Disc jockey: New set unearths (part of) a presumed lost Hitchcock film
In his 1996 mock-doc “Forgotten Silver,” Peter Jackson jokingly unearthed the work of a silent-era filmmaker from New Zealand, a pioneer who made major technological leaps (color, synch sound, etc.) years before the rest of the world. In reality, the nation has proven a surprising hotbed of great archival finds — many of them American. About 80 percent of our country’s silent films are designated as completely lost, but some have cropped up in Kiwi collections, having journeyed thousands of miles across the Pacific.
Fourteen of these have been made available in the DVD collection “American Treasures from the New Zealand Film Archive,” put out by the National Film Preservation Foundation. Almost all hail from the U.S. But the biggest find is British: “The White Shadow,” which is now the earliest available film with a credit to Alfred Hitchcock — or would be if more than only the first three reels were found. Hitch was only its assistant director, but he claimed it was the first film he really got his mitts on.
From the available footage, it shows: A convoluted melodrama involving twins (both played by star Betty Compson), it’s nonetheless awash in stylish, mature shots and lighting. The director didn’t fully mature till the silent era was over — and would often insert wordless sequences into his classic work — but “Shadow” shows how far along he was even before he’d officially graduated to leader.
The set does include a complete feature from another major director: 1927’s “Upstream,” a backstage comedy from John Ford. His name tends to be synonymous with John Wayne westerns, like “Stagecoach” and “The Searchers,” but he was a prolific and diverse director, who in 1927, at only 32, had already helmed 50 features, and another couple dozen shorts. (In fact, he would spend most of the ‘30s not making westerns.)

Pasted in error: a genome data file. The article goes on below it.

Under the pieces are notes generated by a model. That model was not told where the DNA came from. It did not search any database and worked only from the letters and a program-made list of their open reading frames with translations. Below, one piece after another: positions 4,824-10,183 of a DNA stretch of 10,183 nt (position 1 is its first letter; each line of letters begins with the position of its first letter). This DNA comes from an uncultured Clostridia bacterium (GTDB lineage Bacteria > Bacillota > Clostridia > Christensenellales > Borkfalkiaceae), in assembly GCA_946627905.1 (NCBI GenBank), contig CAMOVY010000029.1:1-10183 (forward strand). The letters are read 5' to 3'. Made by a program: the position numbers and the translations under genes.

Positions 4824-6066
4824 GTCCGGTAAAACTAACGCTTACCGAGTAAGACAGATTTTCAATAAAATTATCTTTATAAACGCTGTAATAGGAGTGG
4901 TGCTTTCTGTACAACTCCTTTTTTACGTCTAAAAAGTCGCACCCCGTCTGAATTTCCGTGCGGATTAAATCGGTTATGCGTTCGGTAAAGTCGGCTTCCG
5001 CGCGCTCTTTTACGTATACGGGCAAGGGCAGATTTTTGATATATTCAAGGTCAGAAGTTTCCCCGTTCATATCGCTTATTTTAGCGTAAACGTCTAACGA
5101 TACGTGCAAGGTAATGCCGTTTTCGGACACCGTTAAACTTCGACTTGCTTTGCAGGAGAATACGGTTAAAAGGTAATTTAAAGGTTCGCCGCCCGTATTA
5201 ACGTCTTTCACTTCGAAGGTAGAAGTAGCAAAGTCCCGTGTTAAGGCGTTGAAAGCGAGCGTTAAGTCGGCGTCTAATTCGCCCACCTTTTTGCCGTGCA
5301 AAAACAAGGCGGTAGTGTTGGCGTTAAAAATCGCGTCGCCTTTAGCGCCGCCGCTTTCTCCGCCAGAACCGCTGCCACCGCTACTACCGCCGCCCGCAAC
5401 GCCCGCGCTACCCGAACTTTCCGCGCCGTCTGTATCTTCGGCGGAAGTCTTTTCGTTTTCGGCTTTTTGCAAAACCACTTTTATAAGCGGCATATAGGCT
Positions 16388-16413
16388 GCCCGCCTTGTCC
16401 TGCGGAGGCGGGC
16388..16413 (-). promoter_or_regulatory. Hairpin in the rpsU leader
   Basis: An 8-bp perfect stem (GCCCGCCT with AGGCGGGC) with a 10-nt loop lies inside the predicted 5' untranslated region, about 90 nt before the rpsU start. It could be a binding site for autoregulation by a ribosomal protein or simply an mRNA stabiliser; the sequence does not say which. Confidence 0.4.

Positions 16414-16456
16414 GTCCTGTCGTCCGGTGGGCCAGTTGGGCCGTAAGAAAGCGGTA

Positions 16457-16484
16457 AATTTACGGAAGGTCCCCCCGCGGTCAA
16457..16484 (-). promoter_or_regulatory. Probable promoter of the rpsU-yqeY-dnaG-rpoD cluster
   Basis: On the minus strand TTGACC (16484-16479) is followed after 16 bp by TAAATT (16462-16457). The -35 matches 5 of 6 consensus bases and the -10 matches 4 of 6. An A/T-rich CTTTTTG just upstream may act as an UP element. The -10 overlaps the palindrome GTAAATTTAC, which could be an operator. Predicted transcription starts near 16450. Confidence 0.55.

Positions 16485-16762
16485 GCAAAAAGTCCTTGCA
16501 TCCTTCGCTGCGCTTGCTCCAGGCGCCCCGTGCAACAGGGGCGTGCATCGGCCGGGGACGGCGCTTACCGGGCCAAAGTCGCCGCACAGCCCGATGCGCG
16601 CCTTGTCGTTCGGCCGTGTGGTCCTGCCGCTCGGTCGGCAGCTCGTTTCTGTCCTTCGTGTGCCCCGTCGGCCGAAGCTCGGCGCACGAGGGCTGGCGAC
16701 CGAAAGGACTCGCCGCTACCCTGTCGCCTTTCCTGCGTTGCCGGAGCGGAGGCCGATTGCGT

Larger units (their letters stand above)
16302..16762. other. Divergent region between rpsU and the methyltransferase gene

The newly found “Upstream” is no major work, but it is important in understanding its maker. Ford proves nearly as comfortable in the theatrical world as he is among “real men,” and the majority of the running time is devoted to the clowning around — plus a handful of moving character details — that punctuates his best films.
The majority of the set, though, is short work, and it’s a well-curated, fun lot that shows off the vast variety of entertainment from cinema’s first three decades. Train movies — with cameras trapped in cars or attached to the front — were one of the first popular genres during the medium’s infancy. There’s one from 1921 here, plus a cartoon, plus multiple comedies, including the earliest available film starring and directed by Mabel Normand, one of comedy’s earliest female stars.
In fact, one of the revelations is how many women are either the subject — as in the newspaper-set newsreel “The Active Life of Dolly of the Dailies” — or in on the creative process. The more one delves into a history cloaked in shadows, the more surprises await, as with two films boasting early color or a documentary on the making of Stetson hats, whose images of laborers doting on one product at a time prove oddly compelling. With this “Treasures” set, there’s a little more light shed on a history largely in the darkness.
Also out this week:
‘Iron Man 3’
Shane Black, the one-time hotshot screenwriter who penned “Lethal Weapon” and directed Robert Downey Jr. in “Kiss Kiss Bang Bang,” did his best to fun up the threequel in a series that shouldn’t be as entertaining (and pissy) as it sometimes is.
‘Hannibal: Season 1’
The latest attempt to wring cash from Hannibal Lecter has actually proven pretty rich, with Mads Mikkelsen an appropriately charming aesthete who likes driving Detective Will Graham (Hugh Dancy) nuts.
A film about obsessives who obsess over Stanley Kubrick’s “The Shining” (and Kubrick in general) finds its way to home video, where people can more handily make it their object of obsession.